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Low back pain

Lumbar problems cause pain symptoms that can occur in different places and with varying levels of pain. Mechanical pain occurs during physical activity and eases after rest or in particular positions (like back pain from running). Inflammatory pain is present during rest, worsens with movement (herniation) and is not eased by a change in body position.

One of the most frequent spinal conditions, often referred to as, "putting your back out," is characterized by painful contractions of the lower back muscles from undue strain or awkward movement. This may set off a "domino effect," where the muscle contractions bring on pain, which in turn, cause further contractions. In osteoarthritis, the opposite occurs; pain is felt with the first few movements but decreases gradually as movement and exertion continues.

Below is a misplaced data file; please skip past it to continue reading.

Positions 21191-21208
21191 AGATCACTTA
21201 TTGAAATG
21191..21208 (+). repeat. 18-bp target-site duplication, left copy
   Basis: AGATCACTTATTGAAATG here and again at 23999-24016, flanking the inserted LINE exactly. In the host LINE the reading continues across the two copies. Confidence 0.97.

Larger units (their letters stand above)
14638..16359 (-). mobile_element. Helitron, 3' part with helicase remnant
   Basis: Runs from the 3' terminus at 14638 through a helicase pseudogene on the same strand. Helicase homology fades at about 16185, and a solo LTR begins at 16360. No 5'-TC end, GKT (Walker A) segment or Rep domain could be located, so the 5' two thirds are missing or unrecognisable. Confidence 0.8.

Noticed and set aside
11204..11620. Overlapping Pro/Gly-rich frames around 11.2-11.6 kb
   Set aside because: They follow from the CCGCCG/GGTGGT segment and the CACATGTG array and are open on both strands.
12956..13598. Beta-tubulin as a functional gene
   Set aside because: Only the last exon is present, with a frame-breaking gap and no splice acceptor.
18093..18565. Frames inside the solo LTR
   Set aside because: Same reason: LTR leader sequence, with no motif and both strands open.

Various spinal disorders also cause pain. In scoliosis or other types of spinal malformation, symptoms can range from soreness or stiffness to sharp pain whether a person is at rest or active. Bone tumors in the lumbar region are extremely painful. With a herniated disc, lumbar pain is often not the most important symptom, but accompanies extreme sensitivity or restricted movement of the lower limbs. Typically, people with disc herniation cannot find any one position that is comfortable and ease their pain. Early stages of rheumatic disease may also affect the back with symptoms hard to pin down.

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